Putting the short version another way -- If you don't agree with the way someone else reviews, look for another reviewer. No one is here to be subservient to your agenda. You need to find your group of like-minded writers -- people whose views on writing and reviewing are already similar to your own.
On this site, reviews are not rated. This post explains why that should be important to every member: "Re: Re: Re: Rate this Review" by The StoryMaster .
Does the review reply argue that the review is wrong?
It's disrespectful of the reader's experience of an item to argue that their experience is wrong. That's not possible. They had the experience they had -- and for whatever reason it wasn't the one the writer intended them to have. Changing the reviewer's experience after the fact is not an option.
As the writer, it's your responsibility to communicate your idea, not the reviewer's responsibility to understand it. If the reviewer doesn't "get it," then something is off or insufficient, either on the page or in the audience definition for the piece, and it's up to you to do something about it. It's your item.
It's pointless for you to try to "fix" the situation by explaining to reviewers what you meant by what you wrote, or by apologizing if they didn't understand what you meant. Those behaviors do nothing to fix what's on the page.
Instead of spending the time it would take to write that rebuttal in the review reply, you could use the time productively to figure out why the reviewer didn't have the experience you intended, and then how to fix that problem on the page.
Does the review reply go through the review point by point, stating whether the writer agrees with the reviewer or not?
While disagreeing is not as in the reviewer's face as arguing, it still presumes that the writer somehow has the right to dispute the reviewer's experience of the item. That is not the case.
The time it takes to write that point-by-point response would be more productively used working on your writing.
Does the review reply mention or make the point that the item has been previously published, won or placed in a contest, been awarded other honors, or been rated higher by other reviewers?
Doing so disrespects this reviewer's right to their own opinion. Other people's opinions about an item are always irrelevant. Crowd-sourcing does not determine or guarantee either truth or quality. If information about these honors is visible in the item, bringing it up in a review reply is redundant, and is the equivalent of sneering, Can't you read? If this information is not visible in the item, bringing it up after the fact is a demonstration that you have unreasonable expectations and you don't play fair.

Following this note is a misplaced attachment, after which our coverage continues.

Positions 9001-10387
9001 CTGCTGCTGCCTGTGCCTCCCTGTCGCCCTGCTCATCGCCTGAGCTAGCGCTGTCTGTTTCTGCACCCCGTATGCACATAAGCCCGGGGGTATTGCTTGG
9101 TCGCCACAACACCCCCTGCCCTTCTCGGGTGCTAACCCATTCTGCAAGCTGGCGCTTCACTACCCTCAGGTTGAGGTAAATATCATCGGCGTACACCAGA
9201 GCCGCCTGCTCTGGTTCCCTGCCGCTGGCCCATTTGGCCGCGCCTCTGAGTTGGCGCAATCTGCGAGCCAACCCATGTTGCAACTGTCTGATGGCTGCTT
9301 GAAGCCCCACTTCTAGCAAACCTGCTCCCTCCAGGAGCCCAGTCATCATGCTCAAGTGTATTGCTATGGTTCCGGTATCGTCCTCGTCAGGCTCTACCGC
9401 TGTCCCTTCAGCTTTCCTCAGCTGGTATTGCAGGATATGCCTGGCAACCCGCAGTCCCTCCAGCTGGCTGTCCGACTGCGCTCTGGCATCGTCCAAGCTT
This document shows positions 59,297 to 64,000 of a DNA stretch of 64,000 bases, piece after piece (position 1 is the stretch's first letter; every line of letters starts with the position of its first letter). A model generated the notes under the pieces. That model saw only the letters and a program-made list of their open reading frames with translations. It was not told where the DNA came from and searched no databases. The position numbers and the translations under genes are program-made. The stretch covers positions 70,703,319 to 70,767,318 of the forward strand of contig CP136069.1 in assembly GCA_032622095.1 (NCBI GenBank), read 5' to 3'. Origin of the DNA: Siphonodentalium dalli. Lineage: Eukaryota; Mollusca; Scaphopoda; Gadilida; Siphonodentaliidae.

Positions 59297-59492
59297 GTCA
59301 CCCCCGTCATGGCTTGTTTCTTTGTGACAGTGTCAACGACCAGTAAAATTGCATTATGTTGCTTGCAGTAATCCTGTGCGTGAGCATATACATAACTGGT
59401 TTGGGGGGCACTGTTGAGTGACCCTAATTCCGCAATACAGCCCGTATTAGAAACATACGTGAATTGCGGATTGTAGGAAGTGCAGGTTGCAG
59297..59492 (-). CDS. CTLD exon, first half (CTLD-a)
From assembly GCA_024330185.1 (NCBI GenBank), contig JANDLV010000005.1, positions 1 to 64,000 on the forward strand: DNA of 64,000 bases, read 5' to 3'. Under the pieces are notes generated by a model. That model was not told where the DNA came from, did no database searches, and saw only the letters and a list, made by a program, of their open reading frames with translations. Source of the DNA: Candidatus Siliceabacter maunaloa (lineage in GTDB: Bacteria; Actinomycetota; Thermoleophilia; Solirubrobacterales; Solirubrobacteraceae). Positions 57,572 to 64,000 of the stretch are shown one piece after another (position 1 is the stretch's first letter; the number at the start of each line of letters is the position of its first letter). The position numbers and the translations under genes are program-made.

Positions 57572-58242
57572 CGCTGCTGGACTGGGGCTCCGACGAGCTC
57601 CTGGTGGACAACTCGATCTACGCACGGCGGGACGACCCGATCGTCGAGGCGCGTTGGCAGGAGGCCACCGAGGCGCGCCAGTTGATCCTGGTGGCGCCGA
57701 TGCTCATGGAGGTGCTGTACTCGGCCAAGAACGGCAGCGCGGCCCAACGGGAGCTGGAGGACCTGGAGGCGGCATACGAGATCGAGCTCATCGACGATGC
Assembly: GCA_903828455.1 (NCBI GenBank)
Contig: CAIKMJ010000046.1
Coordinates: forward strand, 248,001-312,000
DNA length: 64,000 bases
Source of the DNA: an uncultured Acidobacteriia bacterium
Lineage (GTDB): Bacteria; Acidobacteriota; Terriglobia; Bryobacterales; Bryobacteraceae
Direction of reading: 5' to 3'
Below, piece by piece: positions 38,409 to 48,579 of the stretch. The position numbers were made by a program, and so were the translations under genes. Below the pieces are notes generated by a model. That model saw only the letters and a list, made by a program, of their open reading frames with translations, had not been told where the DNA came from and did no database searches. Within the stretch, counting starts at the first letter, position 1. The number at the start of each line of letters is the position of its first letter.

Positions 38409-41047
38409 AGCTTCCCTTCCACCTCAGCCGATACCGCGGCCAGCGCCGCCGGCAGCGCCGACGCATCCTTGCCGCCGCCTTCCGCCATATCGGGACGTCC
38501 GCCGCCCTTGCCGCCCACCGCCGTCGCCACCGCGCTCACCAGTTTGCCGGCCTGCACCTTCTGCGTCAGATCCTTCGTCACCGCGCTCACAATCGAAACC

Does the review reply state that the writer intends to make use of the comment(s)?
Perhaps you're thinking, "Isn't that positive?" It's generally not. Intent doesn't mean it's actually going to happen, or will happen when and where the reviewer would be aware of it. As the writing advice says: If it isn't on the page, it didn't happen. Another piece of writing advice: Don't make promises to the reader that you don't keep.
The majority of people here hate rewriting, and seldom edit their items. For them, this type of comment is dishonest. The point of exchanging reviews with people you don't know is to find out what kind of writer and reviewer they are so you can find people who are compatible with you; therefore, impersonating a writer who rewrites is negative.
If you're one of those who do rewrite, in this context such comments will still sound empty to someone who doesn't already know that.
Besides which, what a writer does with a review is none of the reviewer's business. The item belongs to the writer, and there's no value in confusing the issue by implying otherwise.
Is there any innuendo in the wording?
The words on the page might not "mean" anything incendiary, but they can carry implications and make associations that are. For example:
Using a negative to make a comparison. This associates stronger with the negative thing than with its opposite.
To condemn with faint praise.
To make a positive statement at the beginning, followed by other statements that contradict it.
Is there any negative emotional content in the wording?
Such emotional content could include anger, frustration, disappointment, sarcasm, or sour grapes. If there is, to edit it out, you need to be in a calm state of mind. If this means waiting to send the review reply, then wait.
It also pays to re-read the review itself while you are calm and ask yourself if it really says the things that got you upset, because often what someone reacts to emotionally doesn't even say what they think it does. All emotions, both positive and negative, drastically decrease the reader's ability to comprehend what's on the page.
Does the review reply segue into a discussion of craft in general or in particular?
Some writers and reviewers think of the review reply as an opportunity to talk shop and get acquainted. In reality, one size does not fit all, and using a makeshift tool to do a job is likely to result in collateral damage. A review reply is not a particularly good situation to be doing that in. In the context of reviewing, you are not peers on the same side of the table, but peers on opposing sides of the table. As the writer in that situation, you're most at risk of putting your feet in your mouth (see examples above).
This sort of discussion works much better in a forum where no one has any skin at stake. Go make a forum post on the topic of your choice, and link the post in the review reply as an invitation to discuss the topic. Whether you want to discuss writing craft or reviewing craft, inviting them to go to a forum takes you back to a level playing field where you are both on the same side of the table, and it takes the item and the review off the table.